People often forget what the cost associated with raising cattle are, and wonder why the price of meat continues to rise; what really goes into the raising a cattle on a farm in order to generate the supply of meat needed for the demand of shoppers? According to howtoraisecattle.com there are six basic expenses in the beginning that should be accounted for: cow, shelter, water, pasture, hay and ground feed, veterinary and other costs.
COW: The purchase of the cows will depend on the breed. An additional cost to consider is the farmer who takes out a loan to buy their cattle. There is interest involved with the bank on that cattle and the death loss. A starter herd could cost around $5000.00.
SHELTER: The costs to shelter them will very, do you want a barn or a windbreak shelter.
WATER: A normal cow will consume approximately 12 gallons of water per day. Imagine having a dozen cows, that’s 144 gallons of water per day, and in the winter tank heaters will be necessary . . . that’s an added expense a consumer would not consider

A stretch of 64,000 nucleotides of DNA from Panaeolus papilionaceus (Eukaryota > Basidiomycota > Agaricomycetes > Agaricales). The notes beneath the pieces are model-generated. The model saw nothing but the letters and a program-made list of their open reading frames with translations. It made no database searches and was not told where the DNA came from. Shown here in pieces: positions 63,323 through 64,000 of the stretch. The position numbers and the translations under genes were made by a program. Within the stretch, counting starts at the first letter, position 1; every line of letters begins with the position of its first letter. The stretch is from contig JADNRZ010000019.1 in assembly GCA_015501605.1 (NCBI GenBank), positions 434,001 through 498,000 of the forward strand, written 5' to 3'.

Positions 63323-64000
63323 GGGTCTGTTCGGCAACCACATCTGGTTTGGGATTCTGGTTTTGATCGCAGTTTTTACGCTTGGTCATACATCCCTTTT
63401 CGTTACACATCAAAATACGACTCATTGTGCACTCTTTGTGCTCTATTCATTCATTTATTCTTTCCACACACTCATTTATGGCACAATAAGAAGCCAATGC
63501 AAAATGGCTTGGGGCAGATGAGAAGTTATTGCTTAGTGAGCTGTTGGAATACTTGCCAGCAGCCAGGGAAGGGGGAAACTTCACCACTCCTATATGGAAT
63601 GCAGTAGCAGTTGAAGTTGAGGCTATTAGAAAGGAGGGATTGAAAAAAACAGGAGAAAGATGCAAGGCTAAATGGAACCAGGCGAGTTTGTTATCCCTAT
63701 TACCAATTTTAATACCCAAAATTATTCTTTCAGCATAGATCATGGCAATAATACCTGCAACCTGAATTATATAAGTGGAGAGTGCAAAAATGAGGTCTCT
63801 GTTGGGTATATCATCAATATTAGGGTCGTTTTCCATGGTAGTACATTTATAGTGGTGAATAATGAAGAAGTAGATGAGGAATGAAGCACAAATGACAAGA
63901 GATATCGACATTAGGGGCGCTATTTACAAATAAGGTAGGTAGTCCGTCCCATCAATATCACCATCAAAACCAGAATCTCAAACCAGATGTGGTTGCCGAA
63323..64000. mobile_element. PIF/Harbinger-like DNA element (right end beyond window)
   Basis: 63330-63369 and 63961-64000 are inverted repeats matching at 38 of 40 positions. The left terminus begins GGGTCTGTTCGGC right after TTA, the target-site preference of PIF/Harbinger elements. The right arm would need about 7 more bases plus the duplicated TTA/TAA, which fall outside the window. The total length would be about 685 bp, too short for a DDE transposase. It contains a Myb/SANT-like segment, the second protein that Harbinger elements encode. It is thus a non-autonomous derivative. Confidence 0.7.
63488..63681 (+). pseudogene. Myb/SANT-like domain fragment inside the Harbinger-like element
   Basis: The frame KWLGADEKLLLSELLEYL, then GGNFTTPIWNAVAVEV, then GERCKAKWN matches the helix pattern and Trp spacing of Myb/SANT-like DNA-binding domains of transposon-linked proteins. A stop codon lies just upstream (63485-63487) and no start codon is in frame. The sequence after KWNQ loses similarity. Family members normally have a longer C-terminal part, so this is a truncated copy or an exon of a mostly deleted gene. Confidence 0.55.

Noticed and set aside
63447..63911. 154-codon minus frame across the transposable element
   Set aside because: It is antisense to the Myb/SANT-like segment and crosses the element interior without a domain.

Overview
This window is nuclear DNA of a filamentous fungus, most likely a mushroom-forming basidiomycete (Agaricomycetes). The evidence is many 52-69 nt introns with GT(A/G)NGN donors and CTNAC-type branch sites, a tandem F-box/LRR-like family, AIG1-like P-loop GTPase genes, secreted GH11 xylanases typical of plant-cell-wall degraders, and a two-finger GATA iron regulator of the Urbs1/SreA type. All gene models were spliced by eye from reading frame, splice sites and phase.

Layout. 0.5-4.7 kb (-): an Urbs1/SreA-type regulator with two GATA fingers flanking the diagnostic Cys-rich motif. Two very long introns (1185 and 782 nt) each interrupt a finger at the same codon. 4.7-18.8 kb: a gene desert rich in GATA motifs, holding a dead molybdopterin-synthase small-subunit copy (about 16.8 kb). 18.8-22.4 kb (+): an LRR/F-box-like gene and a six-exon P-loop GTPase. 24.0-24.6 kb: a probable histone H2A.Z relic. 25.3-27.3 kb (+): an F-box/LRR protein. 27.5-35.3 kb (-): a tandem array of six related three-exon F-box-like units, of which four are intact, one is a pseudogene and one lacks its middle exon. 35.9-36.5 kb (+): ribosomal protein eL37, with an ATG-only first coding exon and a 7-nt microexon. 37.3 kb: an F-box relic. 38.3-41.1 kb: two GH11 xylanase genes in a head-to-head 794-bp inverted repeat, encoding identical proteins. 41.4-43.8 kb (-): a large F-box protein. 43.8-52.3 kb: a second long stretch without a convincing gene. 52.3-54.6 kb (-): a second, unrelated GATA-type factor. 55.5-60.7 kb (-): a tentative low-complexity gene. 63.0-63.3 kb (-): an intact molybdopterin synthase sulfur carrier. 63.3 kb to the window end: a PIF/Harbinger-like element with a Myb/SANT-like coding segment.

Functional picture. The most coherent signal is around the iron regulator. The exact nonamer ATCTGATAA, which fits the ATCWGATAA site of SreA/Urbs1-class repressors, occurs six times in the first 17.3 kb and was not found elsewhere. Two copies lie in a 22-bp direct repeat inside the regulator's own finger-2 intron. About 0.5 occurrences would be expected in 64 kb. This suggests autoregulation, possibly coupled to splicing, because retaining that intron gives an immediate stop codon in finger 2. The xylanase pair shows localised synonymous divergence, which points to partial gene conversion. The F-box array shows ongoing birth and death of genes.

PASTURE: You are what you eat and so are your cattle. Providing a quality pasture with a “mixture of alfalfa, brome, and timothy will help the cattle thrive and in the end produce quality meat. The farmer should have 20 acres of grass for one “head of cattle.”
HAY and GROUND FEED: The same holds true here as well; Hay comes in many varieties. One cow will consume ½ to ¾ tons of hay. Yes ton of hay and a thousand pounds of ground feed per cow. Corn is said to be the best ground feed. This is 70-75% of the costs to raise cattle.
VET and OTHER: Such a vast category. Think about how much it costs to take your pet to the Vet, imagine having a few dozen cows. That can add up. As for other costs, think about the transportations, insurance for the property and the livestock, general overhead, and labor costs associated with the cattle.
Next time you’re shopping and you wonder why the beef costs so much, there are those hidden expenses the standard shopper doesn’t think about.